Tampa, FL, USA (September 11, 2013)—AACSB International (AACSB) and its Task Force on Doctoral Education announce the release of a new report—The Promise of Business Doctoral Education—which explores the potential for business doctoral education to better address the varied needs, challenges, and goals of doctoral programs worldwide. The report draws from a global review of effective practices, innovations, and unique doctoral education program design/delivery strategies, and provides an analysis relevant to business school leaders, practitioners, and others with a stake in business doctoral education.
"The academic community as a whole is challenged to evaluate how it approaches and delivers doctoral education," said Robert Sullivan, dean of the Rady School of Management at University of California, San Diego and chair of AACSB's Board of Directors. "Much has been accomplished through business doctoral education over the years, but many opportunities remain underexplored, including the role of school partnerships, business school and industry collaborations, and alternative recruitment, positioning, and placement strategies."
In the report, the task force outlines a series of challenges and recommendations, both for business schools and AACSB. Among the findings, the report:
- explores how business doctoral education can and should support individuals pursuing a range of professional paths within and beyond academia, as well as create new career pathways between business and academic sectors;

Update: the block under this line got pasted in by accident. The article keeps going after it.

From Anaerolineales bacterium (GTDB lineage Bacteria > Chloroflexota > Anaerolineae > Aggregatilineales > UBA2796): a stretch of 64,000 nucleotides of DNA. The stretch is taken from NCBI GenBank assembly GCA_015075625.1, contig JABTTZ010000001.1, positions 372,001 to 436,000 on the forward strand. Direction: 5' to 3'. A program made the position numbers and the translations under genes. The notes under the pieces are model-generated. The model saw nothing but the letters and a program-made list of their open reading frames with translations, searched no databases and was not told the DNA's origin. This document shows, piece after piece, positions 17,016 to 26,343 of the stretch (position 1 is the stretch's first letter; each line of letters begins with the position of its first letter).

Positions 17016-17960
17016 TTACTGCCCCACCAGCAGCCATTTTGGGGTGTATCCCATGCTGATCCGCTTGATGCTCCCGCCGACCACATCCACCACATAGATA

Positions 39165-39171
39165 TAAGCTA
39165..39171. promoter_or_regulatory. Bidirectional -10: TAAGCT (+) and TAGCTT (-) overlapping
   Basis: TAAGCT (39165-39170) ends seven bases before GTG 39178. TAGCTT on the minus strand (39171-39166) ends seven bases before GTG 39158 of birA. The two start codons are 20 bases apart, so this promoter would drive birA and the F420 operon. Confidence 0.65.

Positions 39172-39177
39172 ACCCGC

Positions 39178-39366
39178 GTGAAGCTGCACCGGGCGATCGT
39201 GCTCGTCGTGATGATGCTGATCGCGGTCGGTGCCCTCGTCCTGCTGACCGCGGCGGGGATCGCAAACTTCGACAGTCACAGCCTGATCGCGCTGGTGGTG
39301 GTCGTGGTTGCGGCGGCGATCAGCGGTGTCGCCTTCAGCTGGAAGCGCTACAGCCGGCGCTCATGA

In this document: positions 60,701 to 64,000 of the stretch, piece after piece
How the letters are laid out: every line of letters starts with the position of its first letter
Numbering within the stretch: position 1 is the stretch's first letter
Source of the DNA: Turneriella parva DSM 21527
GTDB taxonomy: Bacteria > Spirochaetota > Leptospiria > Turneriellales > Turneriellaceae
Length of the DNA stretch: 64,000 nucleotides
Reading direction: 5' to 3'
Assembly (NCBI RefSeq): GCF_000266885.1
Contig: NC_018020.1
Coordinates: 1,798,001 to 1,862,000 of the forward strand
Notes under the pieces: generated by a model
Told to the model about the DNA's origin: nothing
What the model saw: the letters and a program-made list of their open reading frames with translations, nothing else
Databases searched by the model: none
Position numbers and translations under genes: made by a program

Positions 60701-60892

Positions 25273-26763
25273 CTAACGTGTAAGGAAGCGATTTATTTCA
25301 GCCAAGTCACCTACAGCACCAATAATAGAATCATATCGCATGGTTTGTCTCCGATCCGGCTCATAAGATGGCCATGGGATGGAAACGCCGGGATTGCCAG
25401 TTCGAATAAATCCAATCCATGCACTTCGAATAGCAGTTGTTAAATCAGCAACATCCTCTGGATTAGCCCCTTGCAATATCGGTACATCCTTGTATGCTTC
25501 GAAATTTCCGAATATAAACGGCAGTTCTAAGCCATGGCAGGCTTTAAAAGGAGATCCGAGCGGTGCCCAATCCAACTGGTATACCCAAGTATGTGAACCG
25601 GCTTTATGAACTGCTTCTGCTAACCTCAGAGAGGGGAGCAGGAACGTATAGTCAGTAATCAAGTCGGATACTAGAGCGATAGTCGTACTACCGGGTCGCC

- calls for innovations that expand access to doctoral education among currently underserved populations and enhance the ability of schools to use scarce and valuable resources more effectively;
- recognizes business schools and industry as critical partners in the development of doctoral level talent and the creation of research with relevance to practicing managers;
- stresses that doctoral programs should be characterized by rigor, providing suggestions for ensuring high quality program mission, content, design, and learning outcomes.
"Doctoral education serves a vital role in sustaining management education and serving broader society," said Robert Sumichrast, dean of the Pamplin College of Business at Virginia Tech and chair of AACSB's Task Force. "The report highlights that management education leaders must lead the way in enabling doctoral education to evolve with the needs of the academic and professional communities—while preserving program quality and integrity amidst pressures to cut corners or lower standards."
An exclusive advanced copy of the report is available to AACSB members and media. A full version will be avaliable to the public on September 16, 2013. For more information, visit www.aacsb.edu/doctoraleducation.